White House decides to check in on environment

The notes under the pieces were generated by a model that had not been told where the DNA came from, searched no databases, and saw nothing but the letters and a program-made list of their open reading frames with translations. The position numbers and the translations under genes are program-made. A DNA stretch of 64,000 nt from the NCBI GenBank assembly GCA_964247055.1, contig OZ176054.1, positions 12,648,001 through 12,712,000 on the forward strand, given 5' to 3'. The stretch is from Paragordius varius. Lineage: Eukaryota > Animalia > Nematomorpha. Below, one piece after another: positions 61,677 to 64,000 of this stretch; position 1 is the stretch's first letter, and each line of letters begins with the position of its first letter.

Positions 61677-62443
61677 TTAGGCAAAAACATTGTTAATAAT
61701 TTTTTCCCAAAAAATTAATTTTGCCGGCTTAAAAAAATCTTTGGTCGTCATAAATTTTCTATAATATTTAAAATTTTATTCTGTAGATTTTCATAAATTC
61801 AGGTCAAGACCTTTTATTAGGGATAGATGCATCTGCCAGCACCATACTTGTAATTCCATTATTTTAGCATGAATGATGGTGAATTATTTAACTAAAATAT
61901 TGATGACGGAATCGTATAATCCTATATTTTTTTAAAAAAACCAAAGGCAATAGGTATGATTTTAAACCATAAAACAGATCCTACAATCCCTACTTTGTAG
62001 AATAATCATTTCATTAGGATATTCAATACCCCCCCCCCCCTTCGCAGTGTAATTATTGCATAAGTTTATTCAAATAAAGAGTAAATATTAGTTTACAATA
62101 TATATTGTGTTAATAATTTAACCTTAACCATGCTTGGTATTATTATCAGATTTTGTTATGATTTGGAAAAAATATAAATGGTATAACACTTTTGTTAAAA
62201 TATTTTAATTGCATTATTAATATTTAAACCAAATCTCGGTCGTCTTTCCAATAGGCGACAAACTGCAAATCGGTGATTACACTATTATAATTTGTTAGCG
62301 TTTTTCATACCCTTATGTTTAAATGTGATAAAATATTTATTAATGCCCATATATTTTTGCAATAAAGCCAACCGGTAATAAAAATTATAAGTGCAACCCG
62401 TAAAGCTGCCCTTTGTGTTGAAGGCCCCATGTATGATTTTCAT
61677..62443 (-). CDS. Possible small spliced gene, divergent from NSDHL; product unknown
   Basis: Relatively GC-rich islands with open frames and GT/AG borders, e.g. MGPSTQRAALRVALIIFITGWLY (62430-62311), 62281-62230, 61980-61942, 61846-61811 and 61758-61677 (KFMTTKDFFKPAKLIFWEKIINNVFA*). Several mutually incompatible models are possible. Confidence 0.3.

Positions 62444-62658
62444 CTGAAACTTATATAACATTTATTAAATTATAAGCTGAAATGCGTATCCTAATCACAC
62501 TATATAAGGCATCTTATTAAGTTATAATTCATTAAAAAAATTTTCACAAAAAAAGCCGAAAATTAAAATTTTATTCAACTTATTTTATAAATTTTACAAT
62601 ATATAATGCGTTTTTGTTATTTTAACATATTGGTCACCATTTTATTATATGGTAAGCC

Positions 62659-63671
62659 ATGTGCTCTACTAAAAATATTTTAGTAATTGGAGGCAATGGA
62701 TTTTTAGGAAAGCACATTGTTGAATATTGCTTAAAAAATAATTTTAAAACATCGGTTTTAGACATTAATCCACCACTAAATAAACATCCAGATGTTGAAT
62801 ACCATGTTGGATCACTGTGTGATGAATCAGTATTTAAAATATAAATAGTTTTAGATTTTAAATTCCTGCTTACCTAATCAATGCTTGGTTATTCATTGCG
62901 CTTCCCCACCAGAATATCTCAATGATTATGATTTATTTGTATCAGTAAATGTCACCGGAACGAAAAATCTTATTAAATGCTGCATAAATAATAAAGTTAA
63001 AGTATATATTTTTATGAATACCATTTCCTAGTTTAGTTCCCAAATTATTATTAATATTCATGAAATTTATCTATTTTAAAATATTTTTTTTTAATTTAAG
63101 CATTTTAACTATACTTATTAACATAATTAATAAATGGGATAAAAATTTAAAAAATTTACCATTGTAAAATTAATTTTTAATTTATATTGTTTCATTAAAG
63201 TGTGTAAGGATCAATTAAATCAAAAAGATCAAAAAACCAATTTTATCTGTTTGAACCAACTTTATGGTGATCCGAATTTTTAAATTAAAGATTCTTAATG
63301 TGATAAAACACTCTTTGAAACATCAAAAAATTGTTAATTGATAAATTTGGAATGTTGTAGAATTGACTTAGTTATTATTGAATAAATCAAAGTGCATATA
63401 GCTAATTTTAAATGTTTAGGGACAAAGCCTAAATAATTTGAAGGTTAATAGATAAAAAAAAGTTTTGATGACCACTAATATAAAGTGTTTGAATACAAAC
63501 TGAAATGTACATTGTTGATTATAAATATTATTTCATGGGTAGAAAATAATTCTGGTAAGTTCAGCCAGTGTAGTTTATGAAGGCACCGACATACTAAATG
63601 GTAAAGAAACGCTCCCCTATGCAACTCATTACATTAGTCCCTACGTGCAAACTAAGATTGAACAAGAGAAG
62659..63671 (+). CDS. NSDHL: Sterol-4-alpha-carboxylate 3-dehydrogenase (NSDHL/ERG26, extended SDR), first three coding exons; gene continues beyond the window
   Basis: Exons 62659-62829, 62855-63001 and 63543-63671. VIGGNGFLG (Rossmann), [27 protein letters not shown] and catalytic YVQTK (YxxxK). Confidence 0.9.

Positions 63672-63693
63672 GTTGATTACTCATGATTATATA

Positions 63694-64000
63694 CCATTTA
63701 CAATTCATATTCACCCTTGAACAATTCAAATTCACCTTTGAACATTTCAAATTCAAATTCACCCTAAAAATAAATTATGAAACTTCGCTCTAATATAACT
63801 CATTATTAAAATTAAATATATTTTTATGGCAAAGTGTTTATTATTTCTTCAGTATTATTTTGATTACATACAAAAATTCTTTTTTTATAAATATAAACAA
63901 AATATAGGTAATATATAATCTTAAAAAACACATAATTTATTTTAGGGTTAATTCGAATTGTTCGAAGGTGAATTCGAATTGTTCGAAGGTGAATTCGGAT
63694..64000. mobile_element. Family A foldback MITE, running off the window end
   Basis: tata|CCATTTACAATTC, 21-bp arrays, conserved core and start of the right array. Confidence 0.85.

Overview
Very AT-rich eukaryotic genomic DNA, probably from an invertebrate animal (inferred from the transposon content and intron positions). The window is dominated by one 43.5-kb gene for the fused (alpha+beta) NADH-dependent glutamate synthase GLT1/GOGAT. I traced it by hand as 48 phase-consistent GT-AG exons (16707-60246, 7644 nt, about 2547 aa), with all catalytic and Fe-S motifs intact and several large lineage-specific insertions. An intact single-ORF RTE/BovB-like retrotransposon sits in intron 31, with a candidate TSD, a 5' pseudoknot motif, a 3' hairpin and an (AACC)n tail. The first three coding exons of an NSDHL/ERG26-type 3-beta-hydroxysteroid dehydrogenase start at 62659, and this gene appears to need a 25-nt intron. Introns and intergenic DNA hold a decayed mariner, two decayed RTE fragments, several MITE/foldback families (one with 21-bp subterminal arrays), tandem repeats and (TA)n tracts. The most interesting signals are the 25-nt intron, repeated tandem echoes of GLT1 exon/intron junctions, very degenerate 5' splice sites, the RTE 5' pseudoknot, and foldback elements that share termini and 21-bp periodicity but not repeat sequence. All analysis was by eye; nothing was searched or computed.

A mere 2,705 days after President George W. Bush was inaugurated, the White House has decided to check in on how the environment is doing. Four federal agencies have been directed to develop environmental indicators that will ostensibly be used to analyze national trends and evaluate policies. The first project, which won’t be released until 2009, will track amount and quality of U.S. water. But lack of information isn’t really the problem, say critics. “It would be nice if they put as much effort into protecting the environment as they are collecting the data to show how polluted it is,” says Richard Wiles of the Environmental Working Group. “There are plenty of data out there we can go to right now that will tell us everything we need to know to protect rivers and streams.” For example, the private Heinz Center — which receives some federal funding for compiling ecosystem data — determined Tuesday that virtually every stream in the U.S. is contaminated in some way.
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